Canada pummels undermanned Germany into submission in WJC opener

Justin Cuthbert
·6-min read
EDMONTON, AB - DECEMBER 26: Bowen Byram #4, Dawson Mercer #20, Ryan Suzuki #16 and Philip Tomasino #26 of Canada celebrate a goal against goaltender Jonas Gahr #30 of Germany during the 2021 IIHF World Junior Championship at Rogers Place on December 26, 2020 in Edmonton, Canada. (Photo by Codie McLachlan/Getty Images)
Canada rolled over an undermanned, overmatched Germany squad during its opening game of the 2021 IIHF World Junior Championship. (Codie McLachlan/Getty Images)

Who said Canada wouldn’t have multiple tune-up games?

The Canadians rolled over an exhausted and severely undermanned German squad in their opening contest on Boxing Day at the world junior championship, running up a 16-2 final score to jump into top position in Group A on goal differential.

Dylan Cozens featured most in the scoring barrage, completing a hat trick and finishing the night with six points. Dawson Mercer followed with two goals and two assists, while Peyton Krebs, Philip Tomasino and Alex Newhook had two goals apiece as well.

Canada will square off with Slovakia on Sunday, with both teams looking to improve to 2-0 to begin the tournament.

This is 2020

Aside from the issuing country on Tim Stutzle’s passport, virtually every advantage heading into the game belonged to Canada — from the strength of the program, to the size of the ice, to the fact that the German roster was severely impacted by exposure to COVID-19. Suffice to say, it didn’t help much that all Germany had for its meeting with the hockey-starved tournament favourites and hosts was 14 skaters, all of whom were competing on the second half of a back-to-back after leaving it all out on the ice on Christmas Day in a competitive loss to Finland.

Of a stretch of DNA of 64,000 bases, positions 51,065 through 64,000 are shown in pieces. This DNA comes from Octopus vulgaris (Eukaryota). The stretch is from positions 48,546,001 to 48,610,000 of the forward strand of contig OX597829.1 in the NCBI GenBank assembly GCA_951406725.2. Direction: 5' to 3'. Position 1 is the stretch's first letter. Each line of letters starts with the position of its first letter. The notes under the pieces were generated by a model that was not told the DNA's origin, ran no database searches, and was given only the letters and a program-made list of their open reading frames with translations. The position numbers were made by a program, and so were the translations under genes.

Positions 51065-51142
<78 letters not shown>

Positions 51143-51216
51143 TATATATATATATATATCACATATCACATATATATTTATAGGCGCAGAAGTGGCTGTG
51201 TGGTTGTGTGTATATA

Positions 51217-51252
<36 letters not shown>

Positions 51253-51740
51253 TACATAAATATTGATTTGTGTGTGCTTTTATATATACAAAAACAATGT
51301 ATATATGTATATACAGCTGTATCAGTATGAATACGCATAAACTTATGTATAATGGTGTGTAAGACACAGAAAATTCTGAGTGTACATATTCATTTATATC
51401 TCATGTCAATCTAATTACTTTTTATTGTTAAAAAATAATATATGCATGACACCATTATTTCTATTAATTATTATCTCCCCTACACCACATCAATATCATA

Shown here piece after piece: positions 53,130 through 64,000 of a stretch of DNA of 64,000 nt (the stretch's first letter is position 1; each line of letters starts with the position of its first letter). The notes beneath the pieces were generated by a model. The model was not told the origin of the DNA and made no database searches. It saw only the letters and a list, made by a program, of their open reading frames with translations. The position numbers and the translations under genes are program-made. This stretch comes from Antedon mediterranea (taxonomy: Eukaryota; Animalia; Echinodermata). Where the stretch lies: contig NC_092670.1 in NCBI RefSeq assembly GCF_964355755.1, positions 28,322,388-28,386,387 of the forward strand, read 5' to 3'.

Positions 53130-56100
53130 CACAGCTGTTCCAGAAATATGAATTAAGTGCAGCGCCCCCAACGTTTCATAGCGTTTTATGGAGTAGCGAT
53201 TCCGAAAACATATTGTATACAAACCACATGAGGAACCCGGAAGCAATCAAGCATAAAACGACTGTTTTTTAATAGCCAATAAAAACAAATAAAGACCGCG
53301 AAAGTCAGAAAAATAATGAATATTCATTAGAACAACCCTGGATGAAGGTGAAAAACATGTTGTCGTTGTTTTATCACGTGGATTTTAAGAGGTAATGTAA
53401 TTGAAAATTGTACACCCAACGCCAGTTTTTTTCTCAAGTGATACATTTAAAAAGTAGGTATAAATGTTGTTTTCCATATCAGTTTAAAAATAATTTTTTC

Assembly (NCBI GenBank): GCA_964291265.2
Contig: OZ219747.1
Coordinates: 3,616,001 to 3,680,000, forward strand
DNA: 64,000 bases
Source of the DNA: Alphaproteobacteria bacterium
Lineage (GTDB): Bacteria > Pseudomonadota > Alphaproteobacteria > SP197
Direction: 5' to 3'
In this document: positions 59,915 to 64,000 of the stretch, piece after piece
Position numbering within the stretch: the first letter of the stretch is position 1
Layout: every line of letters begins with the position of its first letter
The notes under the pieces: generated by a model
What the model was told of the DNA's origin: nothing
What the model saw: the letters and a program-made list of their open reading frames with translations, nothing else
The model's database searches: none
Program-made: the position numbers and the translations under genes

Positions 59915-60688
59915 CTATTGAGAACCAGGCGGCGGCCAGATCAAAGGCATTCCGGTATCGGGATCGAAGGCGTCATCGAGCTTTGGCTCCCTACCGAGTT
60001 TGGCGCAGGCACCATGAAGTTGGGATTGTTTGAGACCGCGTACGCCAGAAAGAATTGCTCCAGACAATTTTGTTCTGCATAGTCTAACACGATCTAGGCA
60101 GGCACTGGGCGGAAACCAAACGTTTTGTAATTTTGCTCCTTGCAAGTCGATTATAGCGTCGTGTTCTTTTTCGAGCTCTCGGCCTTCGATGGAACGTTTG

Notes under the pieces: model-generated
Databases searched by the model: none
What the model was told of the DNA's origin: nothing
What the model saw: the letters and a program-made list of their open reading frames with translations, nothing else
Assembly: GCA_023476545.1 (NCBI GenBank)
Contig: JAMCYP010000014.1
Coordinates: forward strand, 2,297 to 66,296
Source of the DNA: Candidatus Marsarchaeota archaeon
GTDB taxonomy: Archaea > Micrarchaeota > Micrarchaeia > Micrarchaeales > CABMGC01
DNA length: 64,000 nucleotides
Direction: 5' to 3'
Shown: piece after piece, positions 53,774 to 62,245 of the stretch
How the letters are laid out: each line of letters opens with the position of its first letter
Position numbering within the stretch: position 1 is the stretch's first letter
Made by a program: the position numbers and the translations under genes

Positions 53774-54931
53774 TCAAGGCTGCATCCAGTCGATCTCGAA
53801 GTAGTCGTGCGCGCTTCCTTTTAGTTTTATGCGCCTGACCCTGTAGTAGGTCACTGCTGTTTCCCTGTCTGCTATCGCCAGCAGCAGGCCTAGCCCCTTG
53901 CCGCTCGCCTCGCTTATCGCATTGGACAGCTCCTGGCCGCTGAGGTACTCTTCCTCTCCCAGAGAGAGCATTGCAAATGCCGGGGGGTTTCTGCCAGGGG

Whether Stutzle would have anything in the tank dominated much of the discussion heading into the matchup. But the German we should have paid more attention to when considering load — at least when gauging the competitive aspect coming in — was netminder Arno Tiefensee.

The 18-year-old Tiefensee, the nation’s starter only because Germany’s No. 1 contracted COVID-19 and was subsequently ruled ineligible, was, among many German skaters, grossly unprepared for the matchup, allowing three goals in the first five shots and four goals in the first period overall.

It almost looked as though Tiefensee was closing his eyes and guessing on the more premium Canadian looks, but the most damning moment came when he stepped out of the crease to play the puck on a German power play, mismanaged it, and could barely move his legs in his efforts to return to the crease as Dawson Mercer curled it into the back of the net on the wraparound.

Seeing its netminder labouring, Germany sent maybe its fourth stringer, Jonas Gaehr, out to complete the game following the first intermission, and the viewing experience quickly grew uncomfortable. That’s because Gaehr fared much worse, allowing seven goals in the second period before whiffing on the first five attempts thrown toward him to start the third period. All told, Gaehr allowed 12 goals as the Canadians padded their statistical totals on Night No. 1.